Two smaller European communities will soon see the launch of airlines which will try to capture their own niches in the crowded European sky. Both appear to be well financially supported, but might fail simply due to insufficient size of their markets.
Maastricht Airlines goes for business travelers which previously used larger nearby airports
Maastricht Airlines has chosen to use Maastricht/Aachen Airport as its base, which currently sees scheduled service only from Ryanair and Transavia. The airline is set to launch in March as an FSC. Its growth plans are not overly ambitious, and it intends to initially attract both leisure and business passengers traveling to larger European cities. The start-up hopes that travelers from the region will now use their new local airline, instead of going through Amsterdam or other nearby gateways in Germany and Belgium.
Amsterdam will initially be Maastricht Airlines' most frequently served destination as it will see four daily services on weekdays and daily on weekends. The start-up is correct at serving Amsterdam with such a high frequency, but the fact that not even KLM with its large hub in Amsterdam serves the route could signal that the city-pair might not be viable, mainly due to ground transportation. Berlin Tegel and Munich will also be launched in the early phase, with the former operated daily and the latter double-daily, except on weekends when the two will be flown only on Sunday.
The start-up recognizes that competition from Ryanair could be tough, so it will therefore try to be specially appealing to business travelers. The airline will offer four fare levels named Super Saver, Economy Basic, Economy Flex and Business. Some Dutch municipalities will financially support the start-up.
Ryanair established a base at Maastricht/Aachen in December 2012, with one based aircraft serving more than 10 routes, mainly catering to leisure travelers. Transavia is currently only accepting bookings for a route to Heraklion which will be launched in May. Maastricht Airlines will not compete on any of routes it announced so far.
Maastricht Airlines will launch with a fleet of two Fokker 50 turboprops, which are inexpensive to acquire but aging and certainly not the most comfortable aircraft on the market, particularly if compared to Ryanair's young and modern Boeing 737 jets. Still, Fokker 50s should ensure low costs, which is very important for a young airline. For now, the airline intends to remain loyal to Fokker 50s and plans to operate six of the type by 2015, calling itself a true Dutch airline as it will operate aircraft manufactured in the Netherlands. The aircraft are leased, but more details were not revealed.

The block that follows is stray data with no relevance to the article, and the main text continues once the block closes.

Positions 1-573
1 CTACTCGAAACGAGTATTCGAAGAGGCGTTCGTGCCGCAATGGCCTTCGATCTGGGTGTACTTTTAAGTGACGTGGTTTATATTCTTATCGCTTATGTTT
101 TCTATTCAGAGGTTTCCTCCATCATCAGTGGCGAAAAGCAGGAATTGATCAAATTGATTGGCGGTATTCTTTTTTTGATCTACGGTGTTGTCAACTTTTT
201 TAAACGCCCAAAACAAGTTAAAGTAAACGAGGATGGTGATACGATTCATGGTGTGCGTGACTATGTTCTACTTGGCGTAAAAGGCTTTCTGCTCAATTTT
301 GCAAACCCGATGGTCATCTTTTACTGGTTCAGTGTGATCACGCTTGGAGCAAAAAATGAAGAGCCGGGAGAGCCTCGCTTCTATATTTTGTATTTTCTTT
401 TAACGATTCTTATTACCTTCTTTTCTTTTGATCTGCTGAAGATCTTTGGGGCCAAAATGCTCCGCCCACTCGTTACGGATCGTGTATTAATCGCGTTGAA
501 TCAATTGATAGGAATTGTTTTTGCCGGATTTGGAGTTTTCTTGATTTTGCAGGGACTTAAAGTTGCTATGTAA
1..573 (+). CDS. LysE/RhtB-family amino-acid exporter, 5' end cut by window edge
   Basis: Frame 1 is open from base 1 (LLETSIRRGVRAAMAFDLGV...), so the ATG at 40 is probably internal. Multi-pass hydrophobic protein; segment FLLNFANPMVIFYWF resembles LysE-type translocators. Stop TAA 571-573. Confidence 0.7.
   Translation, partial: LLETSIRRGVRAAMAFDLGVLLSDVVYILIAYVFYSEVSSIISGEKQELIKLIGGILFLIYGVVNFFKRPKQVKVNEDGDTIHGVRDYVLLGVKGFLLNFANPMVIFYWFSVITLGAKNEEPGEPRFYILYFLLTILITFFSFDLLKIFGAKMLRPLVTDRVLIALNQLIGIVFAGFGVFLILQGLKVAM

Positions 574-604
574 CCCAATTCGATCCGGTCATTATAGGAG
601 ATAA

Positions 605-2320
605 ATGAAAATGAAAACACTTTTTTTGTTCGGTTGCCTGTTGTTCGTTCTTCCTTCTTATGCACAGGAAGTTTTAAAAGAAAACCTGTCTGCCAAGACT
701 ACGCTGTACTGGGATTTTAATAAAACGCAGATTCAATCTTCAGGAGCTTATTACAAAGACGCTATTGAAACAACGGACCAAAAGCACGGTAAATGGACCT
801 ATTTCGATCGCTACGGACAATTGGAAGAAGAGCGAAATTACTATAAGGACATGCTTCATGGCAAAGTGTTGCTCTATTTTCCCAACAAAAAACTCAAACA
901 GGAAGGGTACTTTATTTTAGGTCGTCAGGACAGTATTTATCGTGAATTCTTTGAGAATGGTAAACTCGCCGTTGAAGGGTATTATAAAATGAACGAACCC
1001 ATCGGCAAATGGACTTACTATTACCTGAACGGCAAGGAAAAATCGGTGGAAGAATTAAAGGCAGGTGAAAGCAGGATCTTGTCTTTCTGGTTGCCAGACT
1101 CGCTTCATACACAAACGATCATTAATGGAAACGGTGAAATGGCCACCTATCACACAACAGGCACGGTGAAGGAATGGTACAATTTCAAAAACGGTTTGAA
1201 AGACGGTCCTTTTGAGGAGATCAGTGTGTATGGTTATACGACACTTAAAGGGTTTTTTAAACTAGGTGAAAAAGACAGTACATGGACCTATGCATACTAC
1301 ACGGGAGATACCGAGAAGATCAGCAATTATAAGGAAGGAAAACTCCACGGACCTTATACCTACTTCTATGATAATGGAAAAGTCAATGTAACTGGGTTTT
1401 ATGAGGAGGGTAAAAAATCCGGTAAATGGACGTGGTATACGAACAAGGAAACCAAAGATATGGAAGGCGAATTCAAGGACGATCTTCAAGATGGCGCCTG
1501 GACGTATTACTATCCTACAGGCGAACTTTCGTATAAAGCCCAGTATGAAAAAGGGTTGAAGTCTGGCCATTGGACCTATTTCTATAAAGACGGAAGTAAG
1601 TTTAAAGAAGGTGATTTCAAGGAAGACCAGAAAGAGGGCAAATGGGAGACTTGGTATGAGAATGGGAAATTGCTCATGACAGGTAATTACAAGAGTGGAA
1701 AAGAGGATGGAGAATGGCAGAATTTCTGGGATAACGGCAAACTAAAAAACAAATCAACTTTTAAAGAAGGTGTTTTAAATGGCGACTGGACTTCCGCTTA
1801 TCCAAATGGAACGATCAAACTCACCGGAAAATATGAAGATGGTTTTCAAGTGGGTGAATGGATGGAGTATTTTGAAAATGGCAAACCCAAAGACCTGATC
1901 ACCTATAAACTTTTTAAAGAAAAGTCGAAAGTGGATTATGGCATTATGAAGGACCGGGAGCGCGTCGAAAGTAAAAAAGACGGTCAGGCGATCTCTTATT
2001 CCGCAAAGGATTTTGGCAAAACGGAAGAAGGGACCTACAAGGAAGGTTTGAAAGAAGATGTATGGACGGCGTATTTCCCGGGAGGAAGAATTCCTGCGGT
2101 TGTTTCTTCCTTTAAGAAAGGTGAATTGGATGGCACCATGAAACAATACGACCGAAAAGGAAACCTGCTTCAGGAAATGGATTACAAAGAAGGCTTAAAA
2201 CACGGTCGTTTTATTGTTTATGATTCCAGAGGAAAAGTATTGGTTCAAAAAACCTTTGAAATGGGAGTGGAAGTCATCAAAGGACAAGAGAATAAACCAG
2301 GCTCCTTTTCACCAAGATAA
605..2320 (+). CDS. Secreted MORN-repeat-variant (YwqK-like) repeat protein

Maastricht Airlines' founder and CEO Hamid Kerboua has experience in airline industry. He is the founder of Dutch lessor Denim Air and has been involved with a number of other companies connected to the industry, including now defunct charter carrier Amsterdam Airlines.
FlyNonstop sees enough demand for leisure network from small Norwegian municipality
Norway is also anticipating the launch of a carrier serving a small market. FlyNonstop will launch from Kristiansand municipality's airport, a small region population-wise in Southern Norway, as an FSC targeting mostly leisure traffic. It will offer two fare levels.
FlyNonstop will inaugurate its first route exactly a month after Maastricht Airlines, on 25 April. In its early phase, it will serve eight cities: Barcelona, Berlin TXL, Dubrovnik, London LCY, Nice, Palma de Mallorca, Paris CDG and Parma. All of them will be served two times weekly, except for London LCY which will see a maximum of five weekly rotations.
Only one wet-leased Embraer 190 regional jet will be in FlyNonstop's fleet when it starts. The start-up hopes that the E-jet will allow it to keep the network unchanged during the year, despite seasonal oscillations in demand. Interestingly, there will be two companies providing the aircraft, one lessor and the other operator, which could be more expensive and complex than tasking a single company.
Many observers fear that there will simply not be enough demand for the airline to stay in business. Its management is aware of the challenge, but says that market research indicated there was enough demand for nonstop flights. Kristiansand already sees a few services, mainly to Scandinavian destinations, but none to those announced by FlyNonstop.
Daniel Lundber, FlyNonstop's CEO is also the CEO of a Swedish consultancy, and was on top positions at now defunct charter carrier Viking Airlines, start-up Swedish Moose which never took off, and lessor Air Sweden Aviation. FlyNonstop is financially supported by its owner Espen Hennig-Olsen, a local businessman owning an ice cream company.